It seems to me that the world is crazy. No one bothers to look at the breed standard and I get a lot of inquiries for colors that were bred out of the Miniature Schnauzer when they were being developed.
The size is also an issue. There are no “toys” or “teacups” . These sizes are products of breeding into another smaller breed to reduce the size the puppy mills are breeding. Miniature Schnauzers were never meant to be real small, they are hearty dogs, the breed standard states they should be between 12″ and 14″ and their color is black, black and silver and salt and pepper.
The original developer of this breed took a hundred years to get the best bang for their buck. To develop a smaller ratter but one who could hold his own in a fight with a rodent. The size was developed to create a dog that is strong and yet could come in the house to help keep the rodent population down. In the rest of the world, Miniature Schnauzers are placed in the “working group” and not the terrier group and for good reasons.
What are the biggest misjudgments other owners and breeders may have about Miniature Schnauzers?
A lot of good breeders are falling for the AKC’s attempt to develop a dog that is too short coupled and too angulated. As with the German Shepherd that AKC breeders have ruined, I have been careful to maintain good structure and meet the standard of the world and not just AKC.
How do you work towards keeping the Miniature Schnauzer as the breed you talk so passionately about?
My dogs have always lived in their own facility. I do not understand people who have ten dogs in their house. My dogs’ facility is structured for their convenience and comfort. They are brought inside one at a time to maintain social behaviors but in the end they are dogs and love their pack members.
How many dogs do you currently keep with you for your breeding purposes?
I keep no more than six females and one male. I sometimes keep a male for a while that I have produced to cross breed another bloodline into my dogs if I feel it offers something I’m looking for. All dogs have faults but you do try to breed the least amount of faults possible to genetically produce near perfection.
Concretely, what do you do to improve the breed generation after generation?
I also test each breeding parent and certify or numerous known problems within this breed. They are DNA tested for Myatonia, an optometrist tests eyes and the findings are sent to OFA for certification from cataracts, they are tested for heart problems and certified. Lastly, their pedigree is researched for certain bloodlines that are known carriers of MAC. MAC is a genetic muscle problem that has recently been found in Miniature Schnauzers from bloodlines with too much inbreeding. I do not want to keep or sell a puppy with any health issues. I give a lifetime genetic health guarantee.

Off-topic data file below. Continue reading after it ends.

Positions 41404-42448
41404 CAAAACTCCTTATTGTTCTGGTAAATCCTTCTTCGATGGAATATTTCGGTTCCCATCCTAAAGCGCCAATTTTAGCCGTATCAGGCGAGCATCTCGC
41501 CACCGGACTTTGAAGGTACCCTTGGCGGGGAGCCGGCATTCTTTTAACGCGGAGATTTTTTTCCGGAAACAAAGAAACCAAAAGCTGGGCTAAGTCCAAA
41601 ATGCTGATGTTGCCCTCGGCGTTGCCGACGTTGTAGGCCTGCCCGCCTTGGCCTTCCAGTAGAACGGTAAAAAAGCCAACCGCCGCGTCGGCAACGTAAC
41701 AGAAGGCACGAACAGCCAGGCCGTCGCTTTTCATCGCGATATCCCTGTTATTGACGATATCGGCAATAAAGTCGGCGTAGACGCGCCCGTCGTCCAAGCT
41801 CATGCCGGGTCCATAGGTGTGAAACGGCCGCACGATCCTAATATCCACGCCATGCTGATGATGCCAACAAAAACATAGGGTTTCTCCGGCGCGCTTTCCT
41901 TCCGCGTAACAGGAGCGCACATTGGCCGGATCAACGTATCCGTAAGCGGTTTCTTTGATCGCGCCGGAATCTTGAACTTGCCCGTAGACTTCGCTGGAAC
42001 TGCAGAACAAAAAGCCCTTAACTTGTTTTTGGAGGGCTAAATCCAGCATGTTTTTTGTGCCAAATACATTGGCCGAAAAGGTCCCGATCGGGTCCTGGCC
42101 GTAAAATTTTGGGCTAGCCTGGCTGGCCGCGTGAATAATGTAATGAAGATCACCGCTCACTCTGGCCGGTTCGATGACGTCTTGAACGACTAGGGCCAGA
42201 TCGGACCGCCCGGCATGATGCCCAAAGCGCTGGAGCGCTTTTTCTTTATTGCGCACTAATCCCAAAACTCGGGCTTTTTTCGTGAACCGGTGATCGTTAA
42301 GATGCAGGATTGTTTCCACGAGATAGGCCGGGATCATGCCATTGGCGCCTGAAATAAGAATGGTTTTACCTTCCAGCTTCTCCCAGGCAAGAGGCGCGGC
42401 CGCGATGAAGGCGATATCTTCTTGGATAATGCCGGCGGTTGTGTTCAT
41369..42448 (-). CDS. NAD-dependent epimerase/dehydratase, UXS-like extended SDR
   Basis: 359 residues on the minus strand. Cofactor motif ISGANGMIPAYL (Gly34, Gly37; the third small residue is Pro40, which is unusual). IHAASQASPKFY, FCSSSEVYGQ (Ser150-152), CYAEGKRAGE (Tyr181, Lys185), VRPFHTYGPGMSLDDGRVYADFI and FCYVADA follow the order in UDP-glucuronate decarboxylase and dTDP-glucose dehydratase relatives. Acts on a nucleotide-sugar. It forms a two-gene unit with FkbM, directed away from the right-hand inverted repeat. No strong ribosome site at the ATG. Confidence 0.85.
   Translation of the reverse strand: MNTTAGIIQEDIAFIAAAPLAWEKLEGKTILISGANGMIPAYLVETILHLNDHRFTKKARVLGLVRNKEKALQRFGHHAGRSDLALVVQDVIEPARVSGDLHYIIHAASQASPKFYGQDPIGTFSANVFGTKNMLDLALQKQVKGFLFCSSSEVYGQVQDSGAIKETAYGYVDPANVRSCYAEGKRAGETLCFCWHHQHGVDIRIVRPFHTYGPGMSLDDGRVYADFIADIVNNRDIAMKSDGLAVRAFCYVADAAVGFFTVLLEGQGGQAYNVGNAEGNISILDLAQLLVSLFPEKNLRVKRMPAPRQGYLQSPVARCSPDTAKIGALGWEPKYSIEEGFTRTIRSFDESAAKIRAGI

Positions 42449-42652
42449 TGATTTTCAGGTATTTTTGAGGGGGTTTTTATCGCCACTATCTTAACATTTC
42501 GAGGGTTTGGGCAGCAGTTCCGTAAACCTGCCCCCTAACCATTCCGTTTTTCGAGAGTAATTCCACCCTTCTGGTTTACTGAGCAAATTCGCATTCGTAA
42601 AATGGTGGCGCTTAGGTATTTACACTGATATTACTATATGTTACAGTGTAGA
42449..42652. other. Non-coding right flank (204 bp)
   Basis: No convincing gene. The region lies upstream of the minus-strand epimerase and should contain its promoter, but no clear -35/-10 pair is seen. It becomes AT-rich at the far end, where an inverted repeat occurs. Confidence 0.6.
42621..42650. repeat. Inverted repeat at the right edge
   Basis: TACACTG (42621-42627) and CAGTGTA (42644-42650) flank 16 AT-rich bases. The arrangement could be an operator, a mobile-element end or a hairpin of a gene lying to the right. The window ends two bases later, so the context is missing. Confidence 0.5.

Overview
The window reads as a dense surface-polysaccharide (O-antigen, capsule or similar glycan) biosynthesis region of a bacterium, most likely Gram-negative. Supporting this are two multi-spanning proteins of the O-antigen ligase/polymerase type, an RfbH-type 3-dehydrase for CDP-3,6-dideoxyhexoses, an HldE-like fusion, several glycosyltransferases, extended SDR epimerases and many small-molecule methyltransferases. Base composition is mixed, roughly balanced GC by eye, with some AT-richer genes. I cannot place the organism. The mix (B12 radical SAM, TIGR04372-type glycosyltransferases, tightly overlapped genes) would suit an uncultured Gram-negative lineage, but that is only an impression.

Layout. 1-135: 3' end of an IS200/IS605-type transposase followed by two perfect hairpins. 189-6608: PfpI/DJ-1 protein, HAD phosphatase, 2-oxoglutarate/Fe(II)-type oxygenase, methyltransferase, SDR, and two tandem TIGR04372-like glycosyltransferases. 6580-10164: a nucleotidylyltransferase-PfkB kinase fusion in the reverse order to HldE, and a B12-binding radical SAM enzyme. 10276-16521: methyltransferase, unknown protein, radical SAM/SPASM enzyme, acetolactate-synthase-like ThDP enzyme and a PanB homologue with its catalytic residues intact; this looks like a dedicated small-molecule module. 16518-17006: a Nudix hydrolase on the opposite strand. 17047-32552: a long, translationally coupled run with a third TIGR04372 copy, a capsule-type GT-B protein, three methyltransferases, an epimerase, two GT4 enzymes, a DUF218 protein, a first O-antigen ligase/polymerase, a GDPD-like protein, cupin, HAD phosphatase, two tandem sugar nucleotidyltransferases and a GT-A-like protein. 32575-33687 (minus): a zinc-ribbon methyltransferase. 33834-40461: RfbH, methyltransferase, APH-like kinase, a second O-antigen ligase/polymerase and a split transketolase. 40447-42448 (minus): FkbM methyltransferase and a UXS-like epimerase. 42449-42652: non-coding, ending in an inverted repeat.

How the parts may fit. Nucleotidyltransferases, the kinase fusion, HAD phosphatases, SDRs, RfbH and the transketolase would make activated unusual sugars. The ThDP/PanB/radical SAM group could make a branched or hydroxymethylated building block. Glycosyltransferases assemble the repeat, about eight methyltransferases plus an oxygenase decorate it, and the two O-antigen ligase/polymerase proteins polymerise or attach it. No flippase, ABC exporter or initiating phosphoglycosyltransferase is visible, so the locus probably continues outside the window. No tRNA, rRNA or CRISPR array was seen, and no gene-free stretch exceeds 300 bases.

How do you choose your puppies' new owners?
On picking puppies for forever homes, I just help them select the most logical puppy for their household taking into consideration the number of children, how athletic they are (jogging or hiking with the dog) and what reason they are purchasing the dog for (breeder, show, family pet.)
How do you control your expenses while dog breeding (dog food, dog health and care…?)
Expenses cannot be controlled all the time. I do buy great dog food that is manufactured by an entrepreneur in the USA (in Texas) with a 4.5 rating and no recalls. The dog food is inexpensive and great. I have been feeding it for 8 years now without a problem. It’s called Zach’s Quality dog food and can be purchased over the Internet or in some Texas Costco’s.
I do give my own shots, take care of most health problems myself but have three vets reserved each with their own expertise and their own rate charts. I do my homework on illnesses, parasites and have taken courses on keeping a clean and healthy kennel environment. My kennel is immaculate and my dogs reflect their environment.
People are welcome at any time to come and play with my dogs, meet them, greet them and socialize them.
What would you tell to those who say dog breeding should cease or become ultra-regulated as there are too many dogs in rescue/rehoming centres?
If you go to a pound or shelter, you will find mixed breeds. It is rare to find a purebred there. Dogs were bred to do particular jobs and when a buyer is paying a thousand dollars or more for a puppy, they are going to work with a breeder if there is a problem and a reputable breeder will take a puppy back with a problem and either replace it or refund the money. This behavior by all reputable breeders keeps the purebreds out of pounds and shelters. My buyers must agree to return a puppy to me if they cannot keep it for any reason.
Also, I do rescue work and have always done rescue work for the breed I am working with. Most of the rescued dogs are dogs that people just did not do the right thing for. I always instill in my customers that puppies need obedience training to ensure they understand who the boss in the house is and become a loved and loving family pet.